Conquest of Istanbul

The walls built by Byzantium for years turned the city into a completely sheltered fortress. After these Byzantine walls were besieged by the Ottomans six times, they were annexed to the Ottoman lands by Fatih Sultan Mehmet. During the siege, Fatih Sultan Mehmet used cannons of his own design, which he called "Şahi". Ships could not enter by water because of the thick chains laid by the Byzantine Empire in the waters of Constantinople. This pushed Fatih Sultan Mehmet to think differently. And he decided to take the ships by land. He arranged a sled system for his ships by placing the specially shaped cylindrical oiled trees in succession. Thus, he took the ships overland to the Golden Horn. By conquering Istanbul, Fatih Sultan Mehmet ended the Middle Ages and started the New Age. Fatih's conquest of Istanbul has been the subject of many paintings, books and songs.

Watercolor Art

After 1453, Istanbul will be the capital of a great world empire, and it will dominate the lands spread over three continents for more than 400 years. With Ankara's declaration as the capital of the Turkish Republic in 1923, Istanbul became the capital city of M.S. It has lost its capital status, which it has maintained since 330. 

Historical Buildings of Istanbul

Hagia Sophia

With Ankara's declaration as the capital of the Turkish Republic in 1923, Istanbul became the capital city of M.S. It has lost its capital status, which it has maintained since 330. The best place to start touring Istanbul is the Hagia Sophia Mosque.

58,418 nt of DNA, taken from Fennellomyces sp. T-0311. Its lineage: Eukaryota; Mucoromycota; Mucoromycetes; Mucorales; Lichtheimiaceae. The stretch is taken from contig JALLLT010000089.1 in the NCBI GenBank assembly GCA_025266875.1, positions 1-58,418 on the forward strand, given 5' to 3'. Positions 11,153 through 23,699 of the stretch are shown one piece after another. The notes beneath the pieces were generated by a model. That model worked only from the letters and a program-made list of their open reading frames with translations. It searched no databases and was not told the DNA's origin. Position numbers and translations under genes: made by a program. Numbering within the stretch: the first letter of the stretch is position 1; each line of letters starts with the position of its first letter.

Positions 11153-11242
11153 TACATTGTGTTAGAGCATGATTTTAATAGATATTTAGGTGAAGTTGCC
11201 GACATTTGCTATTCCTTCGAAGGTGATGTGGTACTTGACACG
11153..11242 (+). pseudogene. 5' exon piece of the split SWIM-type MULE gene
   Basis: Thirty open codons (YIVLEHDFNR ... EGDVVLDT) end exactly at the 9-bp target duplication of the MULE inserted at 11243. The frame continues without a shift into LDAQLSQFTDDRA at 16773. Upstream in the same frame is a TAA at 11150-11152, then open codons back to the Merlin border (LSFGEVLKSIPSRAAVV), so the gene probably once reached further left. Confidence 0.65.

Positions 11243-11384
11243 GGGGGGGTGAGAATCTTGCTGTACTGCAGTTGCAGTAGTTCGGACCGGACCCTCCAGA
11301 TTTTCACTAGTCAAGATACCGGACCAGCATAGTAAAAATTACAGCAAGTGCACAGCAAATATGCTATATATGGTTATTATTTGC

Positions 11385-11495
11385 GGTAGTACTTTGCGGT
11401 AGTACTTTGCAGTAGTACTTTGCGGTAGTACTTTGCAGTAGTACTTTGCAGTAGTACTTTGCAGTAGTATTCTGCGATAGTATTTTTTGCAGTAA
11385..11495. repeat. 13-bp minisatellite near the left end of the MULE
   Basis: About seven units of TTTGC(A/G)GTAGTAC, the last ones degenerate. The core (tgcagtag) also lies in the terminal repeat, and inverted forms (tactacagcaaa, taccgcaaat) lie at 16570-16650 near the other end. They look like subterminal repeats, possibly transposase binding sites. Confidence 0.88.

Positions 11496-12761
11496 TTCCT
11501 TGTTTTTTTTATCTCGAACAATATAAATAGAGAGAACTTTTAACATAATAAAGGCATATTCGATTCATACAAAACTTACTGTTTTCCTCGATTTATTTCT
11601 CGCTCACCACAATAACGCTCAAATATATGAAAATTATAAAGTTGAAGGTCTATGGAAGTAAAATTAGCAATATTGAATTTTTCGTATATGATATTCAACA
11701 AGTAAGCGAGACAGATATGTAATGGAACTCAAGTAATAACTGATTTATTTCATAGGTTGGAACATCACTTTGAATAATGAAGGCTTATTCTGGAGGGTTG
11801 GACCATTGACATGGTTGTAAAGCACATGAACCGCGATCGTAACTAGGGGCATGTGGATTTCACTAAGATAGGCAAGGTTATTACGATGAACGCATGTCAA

Hagia Sophia, which was built 3 times in the same place as one of the most well-known places of worship in the world, took its final look in 537.

On the day Hagia Sophia was opened for worship, Emperor Justinian said, "Thank God for giving me the opportunity to build such a place of worship," and the Prophet in Jerusalem. It is rumored that he shouted, "O Suleyman, I have outdone you," referring to the Temple of Solomon.

Basilica Cistern

The cistern, which was built to meet the water needs of the palace in the Byzantine Period, amazes those who see it even today with its eye-catching columns and Medusa statue. The cistern was also the subject of Dan Brown's novel Hell.

Ortakoy Mosque

Büyük Mecidiye Mosque, or Ortaköy Mosque, as it is popularly known, is a Neo-Baroque style mosque located on the beach in the Ortaköy district of Beşiktaş district on the Bosphorus in Istanbul.

The mosque was built by Architect Nigoğos Balyan in 1853 by Sultan Abdülmecid. The mosque, which is a very elegant building, is in the Baroque style. It is placed in a unique location on the Bosphorus. As in all seating mosques, it consists of two parts, the Harem, and the Sultan's section. Wide and high windows are arranged to bring the changing lights of the Bosphorus into the mosque.